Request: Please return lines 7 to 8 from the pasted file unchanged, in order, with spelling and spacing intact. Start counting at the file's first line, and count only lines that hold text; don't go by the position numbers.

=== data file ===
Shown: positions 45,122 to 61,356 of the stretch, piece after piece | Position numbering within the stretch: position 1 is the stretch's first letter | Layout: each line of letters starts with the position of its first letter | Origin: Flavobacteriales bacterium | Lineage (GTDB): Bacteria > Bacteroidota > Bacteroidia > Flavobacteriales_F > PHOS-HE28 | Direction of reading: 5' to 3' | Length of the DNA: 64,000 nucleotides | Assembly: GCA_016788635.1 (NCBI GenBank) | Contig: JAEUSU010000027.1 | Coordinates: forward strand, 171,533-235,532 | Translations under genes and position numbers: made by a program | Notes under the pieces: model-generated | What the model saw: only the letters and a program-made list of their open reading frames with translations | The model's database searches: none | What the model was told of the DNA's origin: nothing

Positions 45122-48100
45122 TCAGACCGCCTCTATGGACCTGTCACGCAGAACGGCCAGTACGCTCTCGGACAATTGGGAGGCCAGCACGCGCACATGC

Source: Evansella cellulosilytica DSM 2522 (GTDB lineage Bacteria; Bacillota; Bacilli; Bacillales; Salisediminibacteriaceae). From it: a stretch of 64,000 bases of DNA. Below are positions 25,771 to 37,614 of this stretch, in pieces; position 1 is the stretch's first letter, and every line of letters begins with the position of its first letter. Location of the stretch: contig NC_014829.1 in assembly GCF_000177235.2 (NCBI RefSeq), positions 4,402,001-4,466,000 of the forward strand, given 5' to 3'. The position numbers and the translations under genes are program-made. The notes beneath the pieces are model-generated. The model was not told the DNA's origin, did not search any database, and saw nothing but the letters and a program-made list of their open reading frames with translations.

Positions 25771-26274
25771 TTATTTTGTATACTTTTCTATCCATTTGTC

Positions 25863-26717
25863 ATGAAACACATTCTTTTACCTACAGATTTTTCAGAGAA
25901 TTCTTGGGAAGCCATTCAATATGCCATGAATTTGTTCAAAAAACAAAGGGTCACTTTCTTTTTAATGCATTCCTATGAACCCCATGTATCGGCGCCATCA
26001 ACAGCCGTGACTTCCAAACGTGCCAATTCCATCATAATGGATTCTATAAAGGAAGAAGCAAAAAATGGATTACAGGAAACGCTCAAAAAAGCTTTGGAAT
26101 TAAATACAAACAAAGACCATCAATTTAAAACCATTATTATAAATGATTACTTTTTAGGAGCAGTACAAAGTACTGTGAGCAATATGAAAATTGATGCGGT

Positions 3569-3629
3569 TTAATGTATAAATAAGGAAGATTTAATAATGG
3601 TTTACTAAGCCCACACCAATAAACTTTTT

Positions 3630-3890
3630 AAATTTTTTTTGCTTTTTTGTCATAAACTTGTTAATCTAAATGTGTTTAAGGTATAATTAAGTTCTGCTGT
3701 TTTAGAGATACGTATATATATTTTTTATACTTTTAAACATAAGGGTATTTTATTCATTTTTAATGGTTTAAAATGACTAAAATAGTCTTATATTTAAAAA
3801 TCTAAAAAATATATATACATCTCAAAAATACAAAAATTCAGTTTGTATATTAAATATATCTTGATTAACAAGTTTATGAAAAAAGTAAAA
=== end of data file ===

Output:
Positions 25863-26717
25863 ATGAAACACATTCTTTTACCTACAGATTTTTCAGAGAA